G2A.COM  G2A News Features Games similar to Darksiders series
The Darksiders series has been with us since 2010, over a decade at this point, but it receives relatively little recognition despite its obvious qualities. Originated by comic book artist Joe Madureira working with the Vigil Studio, Darksiders is a post-apocalyptic fantasy story of Biblical proportions.
Almost literally: in every installment, you play as a member of the local version of Four Horsemen of Apocalypse: War, Death, Fury, and Strife, in order of appearance.The story revolves around the events of the original Darksiders, with DS2 and 3 taking place in the century between DS1’s apocalyptic tutorial/prologue and its main story. In the second game, Death looks for a way to clear his brother War of false accusations, while in the third Fury is on an initially unrelated mission from the Council.
Gameplay-wise, Darksiders 1-3 are third-person action games that focus a lot on traversal and platforming, usually in conjunction with solving environmental puzzles. There’s always a strong exploration element, with new locations and secrets becoming available as you acquire new tools and abilities. Meanwhile, Darksiders Genesis is a very different beast, leaning closer to a hack’n’slash, with co-op for two players and a strong twin-stick shooter vibe.
With the basis established, let’s take a look at some games that share something with the biblical post-apocalyptic adventures of Darksiders. Some are clear inspirations, others seem to TAKE inspiration, others just happen to have things in common.
Although Devil May Cry 3 (or any other DMC game, including recent DMC5) is much faster than most of the Darksiders games, there are some things in common. For instance, DMC3 features a surprising lot of running around unlocking doors and solving environmental puzzles to unlock the way forward. Of course, there are also fights with huge, demonic bosses at dramatically appropriate moments.
There are also smaller similarities. Both DMC’s Dante and each of the Darksiders protagonists can change into a mighty demonic form, for example. Both series also let you quickly swap between weapons, especially Darksiders 2, which even features special swap-combos and is generally the closest in speed and playstyle to the Devil May Cry series thanks to Death’s agility.
Devil May Cry 3 Special Edition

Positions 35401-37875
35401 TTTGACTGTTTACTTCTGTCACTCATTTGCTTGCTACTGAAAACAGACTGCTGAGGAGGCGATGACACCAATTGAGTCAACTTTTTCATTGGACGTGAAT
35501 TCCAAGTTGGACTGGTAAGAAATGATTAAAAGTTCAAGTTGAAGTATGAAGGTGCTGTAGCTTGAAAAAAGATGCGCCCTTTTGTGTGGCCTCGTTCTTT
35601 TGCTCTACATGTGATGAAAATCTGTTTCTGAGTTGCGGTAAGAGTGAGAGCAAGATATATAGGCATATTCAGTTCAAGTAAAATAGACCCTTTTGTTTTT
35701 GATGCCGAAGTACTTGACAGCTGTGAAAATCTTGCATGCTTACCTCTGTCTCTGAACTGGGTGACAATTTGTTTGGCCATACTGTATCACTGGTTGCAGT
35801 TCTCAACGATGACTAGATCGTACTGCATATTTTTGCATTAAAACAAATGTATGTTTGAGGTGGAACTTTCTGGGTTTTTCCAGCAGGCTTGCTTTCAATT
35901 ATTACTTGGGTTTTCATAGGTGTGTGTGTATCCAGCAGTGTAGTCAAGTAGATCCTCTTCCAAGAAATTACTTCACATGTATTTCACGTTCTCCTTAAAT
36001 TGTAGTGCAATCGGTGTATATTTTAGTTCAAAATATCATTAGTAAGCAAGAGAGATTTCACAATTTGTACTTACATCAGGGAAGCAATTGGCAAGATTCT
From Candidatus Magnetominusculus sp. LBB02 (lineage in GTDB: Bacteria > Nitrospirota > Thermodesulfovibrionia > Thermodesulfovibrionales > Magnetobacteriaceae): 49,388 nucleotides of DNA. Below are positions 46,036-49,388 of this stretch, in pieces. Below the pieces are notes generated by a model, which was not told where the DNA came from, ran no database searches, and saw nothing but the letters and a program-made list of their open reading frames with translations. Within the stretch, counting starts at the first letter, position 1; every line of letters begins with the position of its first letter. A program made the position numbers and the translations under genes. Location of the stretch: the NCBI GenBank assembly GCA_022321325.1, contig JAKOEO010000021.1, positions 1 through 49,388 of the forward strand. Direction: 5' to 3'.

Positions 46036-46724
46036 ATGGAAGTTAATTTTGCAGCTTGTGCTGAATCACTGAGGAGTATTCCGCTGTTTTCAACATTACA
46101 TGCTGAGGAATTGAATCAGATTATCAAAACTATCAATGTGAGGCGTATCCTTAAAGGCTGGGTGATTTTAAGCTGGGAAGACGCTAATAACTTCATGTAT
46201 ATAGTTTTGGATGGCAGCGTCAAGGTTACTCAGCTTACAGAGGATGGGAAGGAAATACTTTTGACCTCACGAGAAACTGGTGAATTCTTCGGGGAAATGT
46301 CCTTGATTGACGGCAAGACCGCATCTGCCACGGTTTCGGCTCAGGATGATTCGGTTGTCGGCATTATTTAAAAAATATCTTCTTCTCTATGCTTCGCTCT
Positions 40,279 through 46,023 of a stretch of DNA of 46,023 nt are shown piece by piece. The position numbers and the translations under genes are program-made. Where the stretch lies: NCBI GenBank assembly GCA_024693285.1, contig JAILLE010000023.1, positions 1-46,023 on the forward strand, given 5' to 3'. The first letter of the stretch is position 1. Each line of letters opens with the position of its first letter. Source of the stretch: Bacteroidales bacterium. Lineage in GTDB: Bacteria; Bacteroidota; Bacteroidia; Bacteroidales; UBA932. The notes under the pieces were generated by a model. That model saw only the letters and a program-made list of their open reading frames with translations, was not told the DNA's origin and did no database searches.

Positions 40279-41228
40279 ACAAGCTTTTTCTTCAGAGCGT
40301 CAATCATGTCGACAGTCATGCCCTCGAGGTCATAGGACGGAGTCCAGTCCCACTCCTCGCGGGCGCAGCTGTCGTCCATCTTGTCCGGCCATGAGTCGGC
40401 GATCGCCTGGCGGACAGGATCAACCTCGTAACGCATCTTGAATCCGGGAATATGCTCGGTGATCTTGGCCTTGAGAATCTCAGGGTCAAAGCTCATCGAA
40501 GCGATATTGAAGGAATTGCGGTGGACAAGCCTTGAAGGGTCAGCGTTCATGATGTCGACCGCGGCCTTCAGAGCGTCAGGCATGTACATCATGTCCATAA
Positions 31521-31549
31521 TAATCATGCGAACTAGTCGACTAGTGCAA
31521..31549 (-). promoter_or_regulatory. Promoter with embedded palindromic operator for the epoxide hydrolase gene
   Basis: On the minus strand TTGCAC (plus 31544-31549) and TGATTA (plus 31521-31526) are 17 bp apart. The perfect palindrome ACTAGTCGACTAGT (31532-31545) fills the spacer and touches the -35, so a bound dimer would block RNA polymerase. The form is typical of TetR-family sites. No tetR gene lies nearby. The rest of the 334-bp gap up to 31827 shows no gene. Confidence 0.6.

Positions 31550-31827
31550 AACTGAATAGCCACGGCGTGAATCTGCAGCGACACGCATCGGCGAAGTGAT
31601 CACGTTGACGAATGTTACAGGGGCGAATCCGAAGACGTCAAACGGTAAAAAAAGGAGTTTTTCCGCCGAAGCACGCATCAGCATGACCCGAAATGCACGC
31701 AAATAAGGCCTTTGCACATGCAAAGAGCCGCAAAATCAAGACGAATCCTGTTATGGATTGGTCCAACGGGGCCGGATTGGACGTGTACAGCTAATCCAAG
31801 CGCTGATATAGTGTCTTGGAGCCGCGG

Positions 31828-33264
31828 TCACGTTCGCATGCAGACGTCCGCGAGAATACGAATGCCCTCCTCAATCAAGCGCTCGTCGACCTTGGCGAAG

Another a bit old game, but Darksiders does have some pleasantly old-school design ideas. Legacy of Kain: Defiance seems to have it all. Combat is a vital part of the game, and you unlock new ways of killing enemies as you go along, but exploration and solving environmental puzzles is a huge part of the experience. In fact, DS 1’s Twilight Cathedral feels a lot like a Legacy of Kain location.
Although its gameplay might not be smooth by today’s standards, it’s still remarkably solid. Location geometry dynamically warping when Raziel enters the spirit world is still impressive and creates interesting environmental puzzles. Combat is varied thanks to both regular combos and enhancements, like elemental infusions for Raziel and more arcane effects for Kain.
Legacy of Kain Collection
Now for a different kind of similarity: a visual one. Battle Chasers: Nightwar shared the lead artist with Darksiders: Joe Madureira, whom you may know from his work on various comic books. The similarities in design style between both games are very clear, even though Battle Chasers goes for more cartoonish graphics, skillfully adapting the art of the Battle Chasers comic books for 3D.
The game itself is turn-based jRPG-like. You form a three-person party out of the total roster of six fighters, including a grim-faced swordsman Garrison, a war golem Calibretto and a young girl with devastating magical gauntlets, Gully. You’ll travel around the overworld, explore dungeons with randomized layouts, and look for useful synergies to defeat your enemies in battle.
Battle Chasers: Nightwar
While the particulars obviously differ, for one, the Prince of Persia games aren’t postapocalyptic quasi-Biblical fantasy stories, Prince of Persia and Darksiders have a major gameplay feature in common: traversal and platforming, however you choose to frame it. Even the lumbering War in DS1 did more than a fair share of jumping and wall-running, and his siblings’ Death and Fury are much more agile.
Every incarnation of the Prince can run on walls like they’re just sideways floor in order to get to wherever he needs to go, be it the next environmental puzzle or a bit of hack and slash action against whatever demons get in your way. PoP: Two Thrones also prominently features a barbed whip weapon doing double duty as a grappling hook, a clear inspiration for Fury’s weapon in DS 3.
Prince of Persia: The Sands of Time Remake